As with the last project I assembled the following:

Polystyrene printing block, carved with a soldering iron
Foam roller
Plastic plate or ice cream lid to ink up the roller
Permaset screen printing ink (I find Permaset is more colour fast than some other inks I have tried)
paper towels to wipe up any stray ink

If you need information on how to carve your polystyrene block, please see my previous post on fabric printing.

With any printing project, you need to focus. REALLY focus. One little accident or careless misstep can ruin the project. It took me a little over an hour to print this top, and I sweated over possible disasters the whole time. No fumbling with the PS bock and dropping it onto the fabric, no getting ink on my fingers and from there on the fabric, no putting the block in the wrong position because of a lapse of concentration. There is no chance of correction, once the ink hits the fabric it is there for good. You have got to be on your toes.

Happily there were no major disasters, only lots of little irregularities, and the result is a very wearable top. There are a few small smudges and blobs I wish weren’t there, but nothing to spoil the overall look too much..

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In the process I did learn a couple of things though that will help me to improve in future.

First with the number of individual prints this top required, inevitably ink will accumulate in the grooves between the print lines. If this happens, the surplus ink has to be wiped off with a paper towel, or it will make the prints messy.

It is not easy to get each row of prints straight, without sloping upwards or downwards as you go along. I used a piece of string, measuring from the hem up to make sure it was straight, as a visual guide.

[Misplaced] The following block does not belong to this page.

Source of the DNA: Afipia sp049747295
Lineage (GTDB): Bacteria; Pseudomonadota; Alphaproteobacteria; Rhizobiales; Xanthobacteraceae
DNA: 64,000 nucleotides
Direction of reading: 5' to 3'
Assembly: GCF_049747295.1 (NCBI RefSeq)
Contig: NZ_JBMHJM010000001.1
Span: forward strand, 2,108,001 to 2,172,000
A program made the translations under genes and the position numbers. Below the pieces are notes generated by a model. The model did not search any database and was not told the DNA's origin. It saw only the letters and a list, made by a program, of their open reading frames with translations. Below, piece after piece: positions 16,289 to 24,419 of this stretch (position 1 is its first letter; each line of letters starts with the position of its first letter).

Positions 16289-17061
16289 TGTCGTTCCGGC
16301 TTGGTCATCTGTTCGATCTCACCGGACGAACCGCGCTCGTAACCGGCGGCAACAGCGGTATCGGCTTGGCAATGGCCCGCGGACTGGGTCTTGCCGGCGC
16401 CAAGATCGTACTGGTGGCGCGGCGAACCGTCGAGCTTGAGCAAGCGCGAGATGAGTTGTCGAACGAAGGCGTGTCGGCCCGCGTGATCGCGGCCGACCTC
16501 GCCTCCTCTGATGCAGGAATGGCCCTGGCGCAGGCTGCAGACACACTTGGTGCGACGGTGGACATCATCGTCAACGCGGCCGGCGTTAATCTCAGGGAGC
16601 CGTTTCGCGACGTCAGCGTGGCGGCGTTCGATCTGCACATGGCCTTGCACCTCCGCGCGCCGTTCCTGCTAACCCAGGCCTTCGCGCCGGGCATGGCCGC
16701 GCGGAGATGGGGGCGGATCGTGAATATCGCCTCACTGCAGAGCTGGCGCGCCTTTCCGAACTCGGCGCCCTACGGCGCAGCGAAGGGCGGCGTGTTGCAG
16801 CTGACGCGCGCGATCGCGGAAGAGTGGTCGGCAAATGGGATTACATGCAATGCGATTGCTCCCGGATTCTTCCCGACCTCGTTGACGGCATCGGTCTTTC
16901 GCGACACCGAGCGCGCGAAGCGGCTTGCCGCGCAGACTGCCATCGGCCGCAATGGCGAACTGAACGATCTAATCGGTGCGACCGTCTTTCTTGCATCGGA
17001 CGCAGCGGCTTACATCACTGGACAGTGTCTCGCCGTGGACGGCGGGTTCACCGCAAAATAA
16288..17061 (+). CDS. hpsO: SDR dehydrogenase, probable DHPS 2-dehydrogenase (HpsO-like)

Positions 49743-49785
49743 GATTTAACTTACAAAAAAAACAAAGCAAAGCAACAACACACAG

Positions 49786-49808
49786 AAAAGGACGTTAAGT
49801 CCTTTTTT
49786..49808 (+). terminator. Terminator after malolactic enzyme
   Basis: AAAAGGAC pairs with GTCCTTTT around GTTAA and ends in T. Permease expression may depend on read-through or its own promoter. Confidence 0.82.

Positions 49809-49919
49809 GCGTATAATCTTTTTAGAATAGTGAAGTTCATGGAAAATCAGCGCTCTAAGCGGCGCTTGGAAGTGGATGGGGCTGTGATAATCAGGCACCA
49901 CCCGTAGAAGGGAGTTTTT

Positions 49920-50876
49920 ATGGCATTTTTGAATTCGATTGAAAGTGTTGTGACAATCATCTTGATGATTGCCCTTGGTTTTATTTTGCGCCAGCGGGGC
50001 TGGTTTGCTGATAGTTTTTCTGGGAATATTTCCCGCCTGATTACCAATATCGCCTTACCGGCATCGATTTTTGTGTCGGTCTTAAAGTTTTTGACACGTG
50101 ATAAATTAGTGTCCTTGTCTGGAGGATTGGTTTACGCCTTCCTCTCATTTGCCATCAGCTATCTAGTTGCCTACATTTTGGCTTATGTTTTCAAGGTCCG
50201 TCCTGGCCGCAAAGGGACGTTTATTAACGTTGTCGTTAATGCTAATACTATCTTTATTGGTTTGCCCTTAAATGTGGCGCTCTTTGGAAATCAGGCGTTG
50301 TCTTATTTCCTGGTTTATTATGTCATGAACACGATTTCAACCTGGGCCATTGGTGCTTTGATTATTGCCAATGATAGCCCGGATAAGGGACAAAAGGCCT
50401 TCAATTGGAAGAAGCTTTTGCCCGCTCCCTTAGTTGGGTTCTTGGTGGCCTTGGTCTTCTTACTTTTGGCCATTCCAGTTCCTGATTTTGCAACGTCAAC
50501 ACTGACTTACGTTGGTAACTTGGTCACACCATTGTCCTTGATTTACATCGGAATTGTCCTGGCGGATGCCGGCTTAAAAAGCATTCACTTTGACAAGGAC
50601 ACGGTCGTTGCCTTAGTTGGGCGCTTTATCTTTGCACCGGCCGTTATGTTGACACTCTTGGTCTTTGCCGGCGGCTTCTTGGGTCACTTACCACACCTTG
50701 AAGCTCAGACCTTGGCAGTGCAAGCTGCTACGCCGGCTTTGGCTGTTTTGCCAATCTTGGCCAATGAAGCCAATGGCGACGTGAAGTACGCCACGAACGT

Even spacing is also difficult. I used my fingers to measure the space between each leaf (three fingers wide on the back, more like two in the front, but that is another story).

If you print from the hem upwards, you will likely run into trouble at the shoulders, because unless you are very lucky there won’t be enough room for a whole motif. You can’t just continue across the shoulder seam, because you don’t want the motif upside down on the other side, do you? I decided the area around my face was more important than the area at the hem, which resulted in too much empty space there. I left it, but if it bothers me I can print part of my leaf around the hem later.

With the paper, I printed the entire piece with half a teaspoon of ink. You need a lot more ink with fabric or the prints will look washed out. Put more ink on your roller at least for each row, and ink the block for each print.

You need to press quite firmly when printing, not just in the middle of your block but everywhere.

The more raised your printing surfaces on your block are away from your non-printing surfaces, the neater your print will be. This is all about getting ink where it is supposed to be, and stopping it from getting where it is not supposed to be.

If you need to move your fabric to print the other side of the top, dry the ink first with a hairdryer. Other wise there could be a risk of a wet print touching the fabric and leaving a mark. If you have a surface big enough to print the whole garment in one go, you don’t need to worry.

And here are some pics pf the finished print:

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This is what the finished top looks like:

front

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side 1